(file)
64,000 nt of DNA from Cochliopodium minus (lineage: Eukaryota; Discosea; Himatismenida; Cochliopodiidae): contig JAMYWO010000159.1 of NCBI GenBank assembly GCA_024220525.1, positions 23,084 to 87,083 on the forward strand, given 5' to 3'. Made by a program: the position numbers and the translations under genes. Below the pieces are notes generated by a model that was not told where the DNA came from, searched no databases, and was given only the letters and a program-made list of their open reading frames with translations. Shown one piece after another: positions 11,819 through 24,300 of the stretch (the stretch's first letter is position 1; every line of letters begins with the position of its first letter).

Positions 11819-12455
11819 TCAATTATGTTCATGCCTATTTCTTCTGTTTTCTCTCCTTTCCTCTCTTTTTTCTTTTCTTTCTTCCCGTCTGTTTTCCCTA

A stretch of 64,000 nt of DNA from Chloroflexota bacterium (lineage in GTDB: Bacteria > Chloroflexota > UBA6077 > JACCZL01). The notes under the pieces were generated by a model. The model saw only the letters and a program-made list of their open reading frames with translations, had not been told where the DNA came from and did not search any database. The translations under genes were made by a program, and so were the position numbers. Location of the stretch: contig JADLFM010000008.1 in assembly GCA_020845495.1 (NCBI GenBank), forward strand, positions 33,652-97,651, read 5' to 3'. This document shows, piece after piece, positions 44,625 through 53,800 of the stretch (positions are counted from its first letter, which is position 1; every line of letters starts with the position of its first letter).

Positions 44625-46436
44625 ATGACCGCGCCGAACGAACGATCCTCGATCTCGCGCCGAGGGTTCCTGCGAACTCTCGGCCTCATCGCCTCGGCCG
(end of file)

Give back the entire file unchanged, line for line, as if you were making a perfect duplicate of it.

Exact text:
64,000 nt of DNA from Cochliopodium minus (lineage: Eukaryota; Discosea; Himatismenida; Cochliopodiidae): contig JAMYWO010000159.1 of NCBI GenBank assembly GCA_024220525.1, positions 23,084 to 87,083 on the forward strand, given 5' to 3'. Made by a program: the position numbers and the translations under genes. Below the pieces are notes generated by a model that was not told where the DNA came from, searched no databases, and was given only the letters and a program-made list of their open reading frames with translations. Shown one piece after another: positions 11,819 through 24,300 of the stretch (the stretch's first letter is position 1; every line of letters begins with the position of its first letter).

Positions 11819-12455
11819 TCAATTATGTTCATGCCTATTTCTTCTGTTTTCTCTCCTTTCCTCTCTTTTTTCTTTTCTTTCTTCCCGTCTGTTTTCCCTA

A stretch of 64,000 nt of DNA from Chloroflexota bacterium (lineage in GTDB: Bacteria > Chloroflexota > UBA6077 > JACCZL01). The notes under the pieces were generated by a model. The model saw only the letters and a program-made list of their open reading frames with translations, had not been told where the DNA came from and did not search any database. The translations under genes were made by a program, and so were the position numbers. Location of the stretch: contig JADLFM010000008.1 in assembly GCA_020845495.1 (NCBI GenBank), forward strand, positions 33,652-97,651, read 5' to 3'. This document shows, piece after piece, positions 44,625 through 53,800 of the stretch (positions are counted from its first letter, which is position 1; every line of letters starts with the position of its first letter).

Positions 44625-46436
44625 ATGACCGCGCCGAACGAACGATCCTCGATCTCGCGCCGAGGGTTCCTGCGAACTCTCGGCCTCATCGCCTCGGCCG